These results extend previous reports linking shortened leukocyte telomere length and caregiver stress to more remote stressful experiences in childhood. In this study, reported maltreatment was moderate-severe in degree, and a variety of types of abuse and neglect were represented. Analysis of subtypes of maltreatment suggested that neglect may have the most robust effect, but given the modest sample size we cannot rule out effects of other forms of abuse. Both emotional neglect and physical neglect were linked to shorter telomeres, thus it is possible that in addition to the psychological effects of stress, physical stressors such as inadequate nutrition or illness contributed to the findings.
In contrast with previous work, this study did not find an effect of recent perceived stress on leukocyte telomere length; it is of note that childhood maltreatment was not correlated with recent perceived stress in this sample. This study included only individuals with no current or past Axis I psychiatric disorder because some psychiatric disorders have been linked to telomere shortening. Shortened telomeres may represent a risk factor for such disorders or other adverse health outcomes in this sample. On the other hand, in addition to such a risk factor, these participants may have some factors that confer resilience, given the absence of psychiatric disorder even in the maltreatment group.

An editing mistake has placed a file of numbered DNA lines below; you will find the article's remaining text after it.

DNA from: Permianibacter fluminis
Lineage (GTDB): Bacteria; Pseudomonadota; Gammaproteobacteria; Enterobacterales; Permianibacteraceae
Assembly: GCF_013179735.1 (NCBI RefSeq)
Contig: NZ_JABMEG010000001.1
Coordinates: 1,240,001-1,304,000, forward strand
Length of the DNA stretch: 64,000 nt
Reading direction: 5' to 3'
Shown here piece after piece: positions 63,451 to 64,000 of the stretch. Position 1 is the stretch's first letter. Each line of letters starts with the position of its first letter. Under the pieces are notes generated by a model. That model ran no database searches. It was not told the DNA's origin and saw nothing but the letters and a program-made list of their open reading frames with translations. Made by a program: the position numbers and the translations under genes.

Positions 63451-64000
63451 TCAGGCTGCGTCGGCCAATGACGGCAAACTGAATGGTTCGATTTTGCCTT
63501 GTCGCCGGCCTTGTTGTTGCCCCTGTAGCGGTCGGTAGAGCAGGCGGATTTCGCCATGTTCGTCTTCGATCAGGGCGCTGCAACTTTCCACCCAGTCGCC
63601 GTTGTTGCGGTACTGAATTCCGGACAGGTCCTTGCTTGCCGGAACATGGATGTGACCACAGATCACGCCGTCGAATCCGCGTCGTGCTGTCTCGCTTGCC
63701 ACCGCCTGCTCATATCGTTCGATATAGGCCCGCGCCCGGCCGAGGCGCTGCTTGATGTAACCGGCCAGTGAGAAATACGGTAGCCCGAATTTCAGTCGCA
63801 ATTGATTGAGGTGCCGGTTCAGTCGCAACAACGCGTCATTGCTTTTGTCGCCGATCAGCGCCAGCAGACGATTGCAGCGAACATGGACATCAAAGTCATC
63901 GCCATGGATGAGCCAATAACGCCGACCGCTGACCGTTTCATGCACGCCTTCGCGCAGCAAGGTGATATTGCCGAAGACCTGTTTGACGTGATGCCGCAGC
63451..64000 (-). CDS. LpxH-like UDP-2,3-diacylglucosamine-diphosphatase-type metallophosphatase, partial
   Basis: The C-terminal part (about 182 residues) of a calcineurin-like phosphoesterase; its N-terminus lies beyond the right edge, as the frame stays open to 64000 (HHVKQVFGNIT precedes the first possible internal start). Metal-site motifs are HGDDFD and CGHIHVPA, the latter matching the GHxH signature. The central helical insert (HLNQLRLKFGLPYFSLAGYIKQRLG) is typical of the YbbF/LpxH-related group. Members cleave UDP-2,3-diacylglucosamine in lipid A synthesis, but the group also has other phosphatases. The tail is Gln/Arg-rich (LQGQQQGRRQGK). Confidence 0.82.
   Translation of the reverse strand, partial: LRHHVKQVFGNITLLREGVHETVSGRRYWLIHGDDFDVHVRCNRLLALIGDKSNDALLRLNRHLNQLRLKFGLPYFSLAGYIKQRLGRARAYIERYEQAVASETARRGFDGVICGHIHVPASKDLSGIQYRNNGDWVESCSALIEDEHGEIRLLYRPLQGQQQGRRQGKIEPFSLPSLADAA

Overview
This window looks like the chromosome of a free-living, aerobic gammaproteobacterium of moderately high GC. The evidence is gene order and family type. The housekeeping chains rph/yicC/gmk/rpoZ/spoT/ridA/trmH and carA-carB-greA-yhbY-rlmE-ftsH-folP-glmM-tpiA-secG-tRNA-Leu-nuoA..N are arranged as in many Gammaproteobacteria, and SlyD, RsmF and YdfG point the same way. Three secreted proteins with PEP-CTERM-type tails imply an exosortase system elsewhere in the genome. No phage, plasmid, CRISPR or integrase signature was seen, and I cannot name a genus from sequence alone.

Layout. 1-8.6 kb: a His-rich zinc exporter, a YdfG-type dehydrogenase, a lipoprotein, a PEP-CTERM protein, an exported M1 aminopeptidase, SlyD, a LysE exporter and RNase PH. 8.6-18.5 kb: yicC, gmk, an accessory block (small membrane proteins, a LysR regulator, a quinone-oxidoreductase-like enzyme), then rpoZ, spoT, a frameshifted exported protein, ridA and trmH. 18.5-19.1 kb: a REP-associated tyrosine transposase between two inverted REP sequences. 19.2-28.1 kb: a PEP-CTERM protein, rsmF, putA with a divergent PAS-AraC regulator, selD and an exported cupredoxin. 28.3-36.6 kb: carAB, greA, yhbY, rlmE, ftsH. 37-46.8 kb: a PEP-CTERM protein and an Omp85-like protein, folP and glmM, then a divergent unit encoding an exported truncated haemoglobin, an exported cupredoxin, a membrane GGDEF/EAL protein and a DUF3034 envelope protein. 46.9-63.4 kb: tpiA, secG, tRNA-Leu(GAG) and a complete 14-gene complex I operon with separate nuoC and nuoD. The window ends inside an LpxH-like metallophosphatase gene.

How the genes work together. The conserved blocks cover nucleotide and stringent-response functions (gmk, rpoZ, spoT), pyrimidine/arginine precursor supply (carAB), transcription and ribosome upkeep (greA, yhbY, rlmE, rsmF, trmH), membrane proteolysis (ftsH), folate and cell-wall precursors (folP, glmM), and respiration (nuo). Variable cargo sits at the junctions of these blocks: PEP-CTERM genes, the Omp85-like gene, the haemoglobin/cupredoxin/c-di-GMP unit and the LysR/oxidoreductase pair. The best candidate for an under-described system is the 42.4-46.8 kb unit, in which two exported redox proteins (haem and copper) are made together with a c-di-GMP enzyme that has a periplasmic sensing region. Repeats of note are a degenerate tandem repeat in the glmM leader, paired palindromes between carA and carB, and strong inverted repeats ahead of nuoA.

This study is limited by the modest sample size and the cross-sectional nature of the study. In addition, the CTQ is a brief, retrospective self-report questionnaire that may be subject to recall and other biases. We did not find an association of telomere length with age in this sample which is not surprising given that all but three subjects were younger than age 40. The rate of telomere sequence loss in human leukocytes varies with age, and little change in telomere length occurs in young adults (34
) Given the range of influences on telomere length, it is possible that other variables, including genetic factors (35
), could have influenced telomere length. However, the findings cannot be explained by effects of age, sex, smoking status, BMI, level of education, medical or psychiatric illness, or a measure of childhood socioeconomic adversity.
The pathway from psychological stress to telomere shortening remains to be elucidated, but glucocorticoid-associated oxidative stress damage is a likely mediator of this association (36
). Glucocorticoids are released from the adrenal gland in response to stress and have been shown to increase neuronal oxidative stress damage (36
). Increased levels of oxidative stress have been seen in subjects reporting psychological stress (13
) and depressive symptoms (41
), and oxidative stress reduces telomere length in vitro
The present findings suggest that links of childhood maltreatment with psychopathology and associated medical problems could be due to effects of stress on cellular aging. Further work is needed to replicate these preliminary findings and determine whether potential mediators of this effect, including glucocorticoid activity, oxidative stress, reduced telomerase levels, and immune activation, may be responsible for telomere shortening in response to psychological stress. Moreover, longitudinal studies on the effects of psychosocial stress and trauma on changes in telomere length over time are needed to more fully characterize this relationship.